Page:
it's already done
It's usually 3 days, though I stayed for 4th day which was yesterday
5:45 PM
i had such a bizarre thing happen yesterday
i was using an insert query with all of the values i needed to insert as parameters
i double and triple checked i wasnt getting errant values in the parameters
but it kept on telling me that i was trying to set a variable to null that wasnt a variant
i couldnt find what the heck it was talking about
a function that takes a form and saves the data from it
there are 7 forms that are designed very similarly
so i figured one save function made more sense then rewriting it 7 times
i only changed it to open a recordset on the table to add the field values in, and it worked just fine
i couldnt see anything wrong with the query
the error is generally because you tried to put a null value in a non-nullable field
i ended up writing a sub to dump the parameter values
i made every field except the pkey nullable to check that
well and bit fields
oh i take it back, i didnt set 2 int fields to nullable, but i KNOW the values inputted were not null.
would have to see the original query
5:52 PM
	,ct Long
	,cta Long
	,pid TEXT (7)
	,c BIT
	,ag BIT
	,en TEXT (35)
	,dop BIT
	,pp BIT
	,em BIT
	,con BIT
	,eh BIT
	,es BIT
	,mp BIT
	,lub TEXT (35)
	,ds longtext
	,vr bit;

INSERT INTO dbo_Engineering_Trace_ChangeIdHeader (
are you actually setting all of the parameters?
that table definition
the actual code where i set the values
           Set qry = dbLocal.QueryDefs("qryChangeIDHeaderAdd")

           qry.Parameters(0).value = argF.txtChangeId
           qry.Parameters(1).value = argChangeType
           qry.Parameters(2).value = ChangeAllowed
           qry.Parameters(3).value = argF.cmbParentChangeId & ""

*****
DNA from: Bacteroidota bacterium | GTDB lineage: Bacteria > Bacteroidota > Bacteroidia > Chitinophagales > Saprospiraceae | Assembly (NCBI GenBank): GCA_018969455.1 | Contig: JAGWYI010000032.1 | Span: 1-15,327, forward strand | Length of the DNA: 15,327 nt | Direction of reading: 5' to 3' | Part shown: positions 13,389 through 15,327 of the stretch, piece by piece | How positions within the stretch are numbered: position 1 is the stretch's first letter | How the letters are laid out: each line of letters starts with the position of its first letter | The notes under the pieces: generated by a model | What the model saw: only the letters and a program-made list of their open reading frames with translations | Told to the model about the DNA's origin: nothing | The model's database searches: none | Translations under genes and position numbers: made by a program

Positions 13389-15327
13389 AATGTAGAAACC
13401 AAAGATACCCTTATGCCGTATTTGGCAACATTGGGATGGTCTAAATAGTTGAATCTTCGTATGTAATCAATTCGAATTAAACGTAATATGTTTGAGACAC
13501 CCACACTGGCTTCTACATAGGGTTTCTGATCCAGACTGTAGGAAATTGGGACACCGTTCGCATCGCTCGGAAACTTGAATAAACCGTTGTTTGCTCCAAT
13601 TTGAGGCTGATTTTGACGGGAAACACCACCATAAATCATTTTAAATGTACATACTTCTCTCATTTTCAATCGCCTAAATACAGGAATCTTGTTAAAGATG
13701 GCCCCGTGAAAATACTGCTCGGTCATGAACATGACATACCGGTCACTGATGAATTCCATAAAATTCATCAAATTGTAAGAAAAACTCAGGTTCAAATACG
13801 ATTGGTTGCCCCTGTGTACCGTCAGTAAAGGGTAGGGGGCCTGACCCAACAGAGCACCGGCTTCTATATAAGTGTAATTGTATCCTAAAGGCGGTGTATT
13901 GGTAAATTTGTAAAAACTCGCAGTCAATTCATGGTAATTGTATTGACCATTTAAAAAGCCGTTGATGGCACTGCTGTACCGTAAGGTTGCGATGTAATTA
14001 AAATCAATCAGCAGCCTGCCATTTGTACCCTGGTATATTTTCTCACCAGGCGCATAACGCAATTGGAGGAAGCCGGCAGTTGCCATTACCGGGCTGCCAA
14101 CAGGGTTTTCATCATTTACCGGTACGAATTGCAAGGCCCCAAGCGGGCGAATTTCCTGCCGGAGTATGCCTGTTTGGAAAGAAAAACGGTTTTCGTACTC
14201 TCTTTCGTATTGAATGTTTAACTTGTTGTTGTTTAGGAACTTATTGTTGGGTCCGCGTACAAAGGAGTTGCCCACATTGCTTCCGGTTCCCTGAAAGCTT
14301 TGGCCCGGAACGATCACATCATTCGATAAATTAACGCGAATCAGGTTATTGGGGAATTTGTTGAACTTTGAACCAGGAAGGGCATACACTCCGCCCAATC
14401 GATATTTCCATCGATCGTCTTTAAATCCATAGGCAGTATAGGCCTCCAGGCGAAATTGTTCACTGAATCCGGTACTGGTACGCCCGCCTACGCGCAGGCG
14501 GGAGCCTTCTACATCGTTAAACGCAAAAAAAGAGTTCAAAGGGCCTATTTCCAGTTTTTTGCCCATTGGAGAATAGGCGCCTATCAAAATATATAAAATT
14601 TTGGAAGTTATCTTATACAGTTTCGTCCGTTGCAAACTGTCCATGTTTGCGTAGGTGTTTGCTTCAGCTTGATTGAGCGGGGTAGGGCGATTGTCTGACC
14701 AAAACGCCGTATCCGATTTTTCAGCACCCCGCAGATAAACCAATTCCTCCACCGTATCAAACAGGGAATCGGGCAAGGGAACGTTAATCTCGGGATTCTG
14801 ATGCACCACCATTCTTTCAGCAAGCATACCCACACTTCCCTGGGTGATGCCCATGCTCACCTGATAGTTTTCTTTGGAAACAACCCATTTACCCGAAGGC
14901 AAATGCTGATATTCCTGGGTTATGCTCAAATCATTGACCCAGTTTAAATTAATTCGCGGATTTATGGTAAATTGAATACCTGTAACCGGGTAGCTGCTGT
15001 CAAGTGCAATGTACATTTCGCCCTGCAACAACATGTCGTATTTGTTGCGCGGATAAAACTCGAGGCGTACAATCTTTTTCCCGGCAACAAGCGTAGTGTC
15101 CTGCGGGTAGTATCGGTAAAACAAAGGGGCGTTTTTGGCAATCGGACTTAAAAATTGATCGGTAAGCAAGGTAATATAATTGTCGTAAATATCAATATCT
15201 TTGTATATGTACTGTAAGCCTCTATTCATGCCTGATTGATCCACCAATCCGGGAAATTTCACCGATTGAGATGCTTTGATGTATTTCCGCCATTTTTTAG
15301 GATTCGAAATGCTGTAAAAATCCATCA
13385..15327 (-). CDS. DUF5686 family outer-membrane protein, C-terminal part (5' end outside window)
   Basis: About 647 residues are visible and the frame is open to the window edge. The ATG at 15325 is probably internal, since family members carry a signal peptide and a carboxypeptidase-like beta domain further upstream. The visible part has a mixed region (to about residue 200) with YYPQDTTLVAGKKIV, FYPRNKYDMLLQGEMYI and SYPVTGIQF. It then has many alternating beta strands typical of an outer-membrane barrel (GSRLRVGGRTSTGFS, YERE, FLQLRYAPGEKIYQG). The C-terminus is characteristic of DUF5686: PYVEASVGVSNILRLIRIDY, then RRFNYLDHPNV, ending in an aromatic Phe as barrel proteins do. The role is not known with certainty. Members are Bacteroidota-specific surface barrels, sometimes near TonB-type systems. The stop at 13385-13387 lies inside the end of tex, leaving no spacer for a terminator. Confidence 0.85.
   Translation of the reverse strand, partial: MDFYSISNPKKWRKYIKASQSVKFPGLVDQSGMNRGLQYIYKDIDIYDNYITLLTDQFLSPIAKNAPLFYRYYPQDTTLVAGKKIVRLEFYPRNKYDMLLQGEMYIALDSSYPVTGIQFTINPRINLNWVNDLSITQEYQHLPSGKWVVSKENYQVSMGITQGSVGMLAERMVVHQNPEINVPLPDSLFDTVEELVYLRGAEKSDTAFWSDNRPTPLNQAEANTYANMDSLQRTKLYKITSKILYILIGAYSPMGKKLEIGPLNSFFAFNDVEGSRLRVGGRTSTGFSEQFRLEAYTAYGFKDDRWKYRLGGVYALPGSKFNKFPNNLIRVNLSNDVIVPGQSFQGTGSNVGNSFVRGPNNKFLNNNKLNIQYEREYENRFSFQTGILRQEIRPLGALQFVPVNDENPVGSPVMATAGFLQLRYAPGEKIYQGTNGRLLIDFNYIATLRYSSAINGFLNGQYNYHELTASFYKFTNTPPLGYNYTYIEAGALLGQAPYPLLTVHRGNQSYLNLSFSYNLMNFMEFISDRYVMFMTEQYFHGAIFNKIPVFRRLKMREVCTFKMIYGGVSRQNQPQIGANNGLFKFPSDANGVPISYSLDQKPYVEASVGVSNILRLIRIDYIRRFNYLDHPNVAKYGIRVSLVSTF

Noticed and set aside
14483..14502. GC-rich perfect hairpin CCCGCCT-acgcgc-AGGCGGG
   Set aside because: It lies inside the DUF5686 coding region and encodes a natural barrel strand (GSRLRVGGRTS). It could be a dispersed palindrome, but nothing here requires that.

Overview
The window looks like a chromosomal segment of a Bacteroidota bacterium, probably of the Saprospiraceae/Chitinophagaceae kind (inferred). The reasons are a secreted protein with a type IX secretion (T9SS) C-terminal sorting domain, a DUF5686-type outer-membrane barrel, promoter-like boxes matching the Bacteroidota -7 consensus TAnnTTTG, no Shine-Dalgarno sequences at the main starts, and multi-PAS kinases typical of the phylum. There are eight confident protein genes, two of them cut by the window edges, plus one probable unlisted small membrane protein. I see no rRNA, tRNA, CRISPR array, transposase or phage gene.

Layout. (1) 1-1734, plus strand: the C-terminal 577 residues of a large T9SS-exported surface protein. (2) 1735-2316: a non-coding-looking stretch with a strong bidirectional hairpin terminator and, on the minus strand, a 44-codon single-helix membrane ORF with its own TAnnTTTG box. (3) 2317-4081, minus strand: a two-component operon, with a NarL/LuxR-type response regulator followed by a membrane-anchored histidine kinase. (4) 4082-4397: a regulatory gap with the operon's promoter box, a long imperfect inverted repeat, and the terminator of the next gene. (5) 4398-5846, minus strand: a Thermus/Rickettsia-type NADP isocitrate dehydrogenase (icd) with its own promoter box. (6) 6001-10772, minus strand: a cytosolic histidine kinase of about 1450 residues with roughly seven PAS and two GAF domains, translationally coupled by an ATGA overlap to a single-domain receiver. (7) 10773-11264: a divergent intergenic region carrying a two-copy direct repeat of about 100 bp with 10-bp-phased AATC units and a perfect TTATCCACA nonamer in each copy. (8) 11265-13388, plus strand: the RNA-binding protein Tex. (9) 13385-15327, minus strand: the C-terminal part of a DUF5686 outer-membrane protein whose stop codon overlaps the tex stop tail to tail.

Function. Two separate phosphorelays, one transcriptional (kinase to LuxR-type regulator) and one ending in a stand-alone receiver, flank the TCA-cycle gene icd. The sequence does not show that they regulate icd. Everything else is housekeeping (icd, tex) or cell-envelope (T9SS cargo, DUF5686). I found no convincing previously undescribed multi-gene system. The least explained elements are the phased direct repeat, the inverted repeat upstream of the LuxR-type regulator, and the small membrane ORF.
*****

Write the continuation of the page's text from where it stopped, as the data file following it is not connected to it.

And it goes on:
qry.Parameters(4).value = IIf(vr, False, (ChangeAllowed = 0))
           qry.Parameters(5).value = False
           qry.Parameters(6).value = argF.txtEngineer
           qry.Parameters(7).value = argF.chkDrawingOfProduct
all of the forms have the fields that are listed
argF is the ref to the form
vr the variable that stores if process needs to have a second person verify the work
well a change type
you're reading directly from the controls' value
what if they contain nulls? (e.g. a new record)
yes. i dumped the values when the query failed to execute
that would cause the errors, IIRC.
5:57 PM
they dont
unbound forms, and it validates that everything is filled out before it gets here
P(6)[en]=Mathew Myers
P(14)[lu]=3/21/2019 1:21:31 PM
P(15)[lub]=Mathew Myers
thats the parameter dump
also by the way, my names Mathew lol
all i did to change it (and make it work) was
        Set rsChangeIdHeader = dbLocal.TableDefs("dbo_Engineering_Trace_ChangeIdHeader").OpenRecordset(dbOpenDynaset, dbSeeChanges)
        vr = VerificationRequired(argChangeType)
        With rsChangeIdHeader
            .Fields("ChangeId").value = argF.txtChangeId
            .Fields("ChangeType").value = argChangeType
            .Fields("ChangeTypeAllowed").value = ChangeAllowed
            .Fields("ParentChangeId").value = argF.cmbParentChangeId & ""
so all the values in the form were the same
exactly the same
i already deleted the record because im dealing with live data
this whole thing just doesnt make any freakin sense to me
@Vogel612 You there? I have a question regarding .csproj files in the old format if you're available.
6:12 PM
Kysoto, no, doesn't make sense but I'd have to look at it another day to see what exactly causes the error.
6:58 PM
@IvenBach dinner right now, but do ask
@KySoto you're kinda late to the hypetrain there
which train? :p
@Vogel612 was regarding importing a WinForms into a project and not having it's files be considered part of the main Form.cs
chat.stackexchange.com/transcript/message/49607571#49607571 and the messages that continue on with it.
My word usage and spelling is particularly terrible today.
I'm afraid that's somewhat outside my range of comfortable expertise...